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Rebuilding stolen innocence with briquettes

SUNDAY MAGAZINE
By Gardy chacha | June 14th 2015

It is hot and humid in Port Victoria, Budalang’i.

The atmosphere is blithe with laughter and loud conversations by women from the nearby beach on their way to the market with baskets full of fish.

Many a time, Budalang’i is mentioned in the news during the rains, when rge area has flooded.

But there is a numbing calamity that is muffled by the raging floods. The catastrophe of HIV and Aids, teenage pregnancies and poverty, tragedies that have turned dreams in to nightmares.

Hitherto, no resident had instigated a course to address the problems the young in Budalang’i face. It would take two young women to do so.

Claire Nasike is a 24-year old Environment Resource Management student at Technical University of Kenya. Her cousin, Stephenie Ojiambo, an age-mate, is a graduate of Nursing from Maseno University.

“Children learn about sex earlier than expected,” says Stephenie. “As a result, they start engaging in sexual activity at Standard Three or maybe Standard Four. By Standard Seven, or even earlier, they are pregnant and have to drop out of school.”

The two are behind Return-to-Sisterhood Mentorship Programme, and they seek to change the tide of early sexual debut in Port Victoria “by teaching them the truth about human sexuality and provoking their minds towards sustainable environment practices.”

Often, notes Stephenie, a pregnant girl will be forced to marry the man responsible for it. “Parents resort to this to save face so that it does not look bad that their daughter is pregnant at adolescence before getting married.”

Such was the case with Irene* who is now 14. She fell for a charming young man, and the joy lasted between dusk — when Irene sneaked  to the young man’s simba (a boy’s house built away from his parents’ main house) for trysts — and daybreak.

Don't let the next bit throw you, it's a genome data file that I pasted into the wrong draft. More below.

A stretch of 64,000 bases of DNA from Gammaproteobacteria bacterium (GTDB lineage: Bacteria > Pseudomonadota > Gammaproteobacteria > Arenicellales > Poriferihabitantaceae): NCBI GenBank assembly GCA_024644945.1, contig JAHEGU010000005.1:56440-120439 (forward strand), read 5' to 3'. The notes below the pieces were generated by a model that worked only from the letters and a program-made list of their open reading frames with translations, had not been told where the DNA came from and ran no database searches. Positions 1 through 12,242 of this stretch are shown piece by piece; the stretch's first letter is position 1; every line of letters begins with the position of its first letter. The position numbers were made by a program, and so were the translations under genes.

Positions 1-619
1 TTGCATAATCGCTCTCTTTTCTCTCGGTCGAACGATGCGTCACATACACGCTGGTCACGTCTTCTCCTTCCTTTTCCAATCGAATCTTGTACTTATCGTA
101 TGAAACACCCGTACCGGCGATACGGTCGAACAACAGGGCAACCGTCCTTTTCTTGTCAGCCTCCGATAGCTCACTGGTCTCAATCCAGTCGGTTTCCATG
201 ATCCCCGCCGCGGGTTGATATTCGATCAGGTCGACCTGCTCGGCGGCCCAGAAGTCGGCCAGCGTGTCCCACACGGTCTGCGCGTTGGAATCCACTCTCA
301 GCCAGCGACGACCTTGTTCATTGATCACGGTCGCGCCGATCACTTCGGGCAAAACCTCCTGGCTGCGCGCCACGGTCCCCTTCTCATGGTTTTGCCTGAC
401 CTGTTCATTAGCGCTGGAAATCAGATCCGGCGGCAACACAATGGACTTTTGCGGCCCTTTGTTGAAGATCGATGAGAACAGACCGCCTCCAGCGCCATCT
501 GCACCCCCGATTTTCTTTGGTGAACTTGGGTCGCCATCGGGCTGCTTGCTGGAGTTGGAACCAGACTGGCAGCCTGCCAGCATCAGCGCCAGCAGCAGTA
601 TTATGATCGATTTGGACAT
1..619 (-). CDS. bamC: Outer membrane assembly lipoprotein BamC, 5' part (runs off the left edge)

When it was discovered that she was pregnant, her parents could hear none of it.

“I had to get married to him,” says Irene. “But he was no longer as loving as he appeared to be initially.

Her daughter, about a year old, now faces an oblique future with a hapless mother and a runaway father.

About five kilometers from Claire’s home is Port Mixed Primary School, whose deputy head teacher, Resla Olumbe attests to the sad state of affairs.

No term, she says, passes without the school losing a girl to pregnancy.

“At least five girls drop out every term because they are pregnant,” she laments. “This is despite sex education being part of the curriculum.”

Blaise Wangari and Immaculate Ojiambo are both 12 and in Standard Seven at Bubango Primary in Port Victoria.

Both have friends who have had to drop out of school because of either a pregnancy or early marriage. They are among girls under the mentorship of Claire and Stephanie.

Resla points fingers at parents — who value fishing more than parenting.

“Often, parents take off to Mfangano, Sigulugulu, Nasumba, and other islands for weeks, to fish. The girls remain at home with minimal or no supervision.”

For many young women in Budalang’i, the narratives bear stark similarities. Lavender*, 17, who has the responsibility of caring for twin daughters appreciates that something has to be done to shield girls in Port Victoria from early sex debut.

“I was impregnated by someone I had been in a relationship with since I was in Standard Seven,” she says. “This was quite normal for girls in Port Victoria. But I got pregnant when I was in Third Form. I dropped out of school but I hope to go back some day.”

Lavender cites a laissez faire attitude reigning in Port Victoria as the reason why many girls fall to the charms of men and boys.